service to any one, can wish well to all, He, that cannot do good to those that are in want, may pray for all. He inay pray for the troeft good of every one ; that the name of God may be honoured; that his kingdom of righteousness and goodness may come ; that his will may be done in earth as it is in heaven, He may pray for God's mercy and blelling upon all whom he knows; for his blelling upon all his friends, and on the people and church to which he belongs. We may this in the fowest station as well as in the highest. But, when the goud things of this world are more liberally afforded us than they are to others, then we are bound to diftribute them according to our ability, We ought to be faithful stewards to the good and gracious Mafter whom we serve. Our God is juft as well as merciful; and he will certainly demand an account of the talents with which he has entrusted us."
Having already allotted so large a portion of our Review for our remarks on these Discourses, we must, with reluctance, confine ourselves to one extract more, on the value and inkportance of religion in this life. (Vol. I. Disc, xiii. P. 212.)
“Since prosperity, health, and worldly joy and support, cannot laft always; fince, at least, sickness, infirmity, and death will come ; since human life, generally speaking, is subject to so many misfortunes, and exposed to so many evils, which we cannot, by any foresight or power, prevent; and wanting so many comforys and blessings, which it is not in our power to procure; what remedy or support can there be for men but in religion; in our love of, submision in, and depen. dence upon, God Man is made to know more miseries than other creatures; to feel them more, and to look forward, and to feel the anguifh of them even before they come, With all this he aspires (after)
and languishes for happiness ? he dreads death more, and he foreres another life beyond. What is there that can answer to this conditioning to the nature of mankind, but religion only? God has made us fabject to these miferies, and to these greater concerns than thofe of other creast Cures. In this he is juft and goods for he has given us the knowledge of himself and the power of religion, which provides for all. If we neglect this, the natural remedy of all our ill, it is no wondergoito wer become, as is often seen, more miserable than the creatures below us They have no vice or disorder; they feel less present ill, and perish, without fear, or concern. He, who has a lively and habitual sense of religion, has in that the remedy, against all vice and disorder, all mic sery, dejection, and despair: It follows us at all times, and suits itfel to all conditions : it gives strength to the weak, and moderation to the trong : it is the guide of our youth, and the fupport and comfort of our old age; and, when it has led and preserved us through this life, it gives us hope, and, with this, patience and 'refignation in death."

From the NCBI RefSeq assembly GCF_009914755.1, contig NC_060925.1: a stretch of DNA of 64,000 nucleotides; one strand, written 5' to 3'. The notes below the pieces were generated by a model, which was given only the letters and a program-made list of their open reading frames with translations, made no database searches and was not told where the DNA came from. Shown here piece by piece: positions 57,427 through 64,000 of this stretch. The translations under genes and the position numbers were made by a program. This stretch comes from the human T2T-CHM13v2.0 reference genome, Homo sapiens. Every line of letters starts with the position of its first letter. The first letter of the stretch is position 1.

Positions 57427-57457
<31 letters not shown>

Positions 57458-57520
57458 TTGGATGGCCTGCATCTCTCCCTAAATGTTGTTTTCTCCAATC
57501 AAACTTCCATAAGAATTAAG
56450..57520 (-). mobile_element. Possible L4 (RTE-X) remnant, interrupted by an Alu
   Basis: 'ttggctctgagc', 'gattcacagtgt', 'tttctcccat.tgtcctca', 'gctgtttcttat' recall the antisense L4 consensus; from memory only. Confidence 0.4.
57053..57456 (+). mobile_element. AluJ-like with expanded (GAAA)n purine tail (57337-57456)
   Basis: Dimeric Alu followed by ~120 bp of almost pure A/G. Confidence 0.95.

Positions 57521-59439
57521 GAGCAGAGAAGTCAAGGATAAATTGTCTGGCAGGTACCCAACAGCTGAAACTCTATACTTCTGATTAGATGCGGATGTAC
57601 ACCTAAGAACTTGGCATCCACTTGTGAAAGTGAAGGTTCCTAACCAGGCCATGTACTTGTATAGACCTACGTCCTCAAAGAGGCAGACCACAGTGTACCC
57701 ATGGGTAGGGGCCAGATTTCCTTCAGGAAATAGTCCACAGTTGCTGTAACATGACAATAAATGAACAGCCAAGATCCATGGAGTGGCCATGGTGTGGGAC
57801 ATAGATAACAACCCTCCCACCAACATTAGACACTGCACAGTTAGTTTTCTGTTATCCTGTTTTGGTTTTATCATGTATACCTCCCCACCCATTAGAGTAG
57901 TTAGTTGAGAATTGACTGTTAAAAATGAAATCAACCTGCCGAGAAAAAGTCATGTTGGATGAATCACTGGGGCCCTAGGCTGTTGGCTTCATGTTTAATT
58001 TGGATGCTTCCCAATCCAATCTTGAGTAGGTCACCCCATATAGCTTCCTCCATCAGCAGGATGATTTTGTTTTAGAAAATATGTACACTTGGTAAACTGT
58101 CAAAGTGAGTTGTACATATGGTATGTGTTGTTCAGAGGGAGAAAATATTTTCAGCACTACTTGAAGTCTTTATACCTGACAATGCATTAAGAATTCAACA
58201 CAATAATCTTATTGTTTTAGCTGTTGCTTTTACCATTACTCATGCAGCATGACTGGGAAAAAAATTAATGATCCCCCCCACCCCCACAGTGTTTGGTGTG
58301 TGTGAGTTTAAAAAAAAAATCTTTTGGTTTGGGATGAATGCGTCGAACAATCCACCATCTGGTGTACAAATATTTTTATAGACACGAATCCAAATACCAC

The few letters, suljoined to the Discourses in the second, volume, (fourteen in number) are a specimen of a literary cora respondence between Mr. Wersa
of his pupila cal, or moral. The limits, that we must preferibe to ourlelves,
its an are chiefly classical, P prevent us from entering into any examination of their merit
' as compositions. We select the fourteenth, which was written to his pupil; who, from the tenour of it, appears to have been, at that time, an officer in the army or navy, and, probably, employed on some dangerous expedition. "S DEAR SİR,
Remenhan, July 20th I was in hopes to have had the favour of hearing from you, and desire it still, when you return again, or at any time of leiture and a good opportunity. I pray God to direct and preserve you. Kep your men as far as possible, and as far as depends upon you, from all outrage and iinmorality: You know we are equally in God's
, hands ; equally objects of his power and goodness, whether we live or die; and it is right itself to submit ourselves to him, whatever is the consequence. With these principles consider them, and do all your duty; your prescribed and known duty; for it is he who requires it. It will be very seldom, I suppose, thit it can be necessary, in any senfe, to do more. I would not desire, as your friend, to hear that you attempt any unnecessary things. I'am, dear Sir,... " Your most affectionace, and faithfiri humble fervant;
« CHRISTOPHER WELLS." We cannot dismiss this article, without oviérving, that these volumes are accurately and neatly printed; and that the Dircourses are judiciously selected, and, in general, well arranged, The first volume, following the peculiar computation of the
Church, in the commencement of her year and annual course of her services, begins with the Holy Season of Advent; for each of the tour Sundays of which an appropriate Discourse is furnished : from these the reader is led to the Nativity, and to the other Great Festivals, in the order in which they are solemnized by the Church of England. Immediately before the fermon on the Rite of Confirmation we expected to find one on the Sacrament of Baptism; but, not meeting with any discourse on that subject in either of the volumes, we are to conclude, that Mr. Wells left no thoughts on that important point, the Baptism of Infants ; which is so peculiarly necessary to be infifted on in these times; and which we moft earneftly recommend to the particular attention of the parochial Clergy. The sermon on the Holy Communion, in the second volume, would more properly have followed that on Confirmation. But this is a circumstance of little moment.
Though we have, in general, spoken, in terms of approbation, of these Discourses, we might select several from among the number, as poffeffing greater merit than the reft. Of this kind, in our opinion, are the 8th, 17th, 18th, and Lift, in the first volume, and the Discourses on our Lord's Sermon on the Mount, together with the ift, roth, 11th, 25th, 2gth, and zoth, in the second,
Suspiria Oceani : A Manedy on the Death of Richard Egri
Howe, K. G. Admiral of the Fleet, and General of his Ma
jesty's Marine Forces. "By Dr. Trotter. 4to. Pp. 24.
25. Hatchard, London, 1800. THE
HE many masterly exertions of nautical skill, and most
gallant atchievements, of the naval hero, whose actions are here celebrated, and whose loss is deplored, are most favourable subjects for the display of poetical talents. Dr. Trotter has treated them with ability, and, without descending to adu. lation, has done ample justice to the noble object of his pane«. gyric. The verses are harmonious, many of them beautiful, and the whole of them marked by no ordinary portion of the vis poetica. We shall exhibit a specimen or two, that our readers may be enabled to decide how far the judgment which we have pronounced is well-founded,
• But, see, where drooping by the lonely ftrand,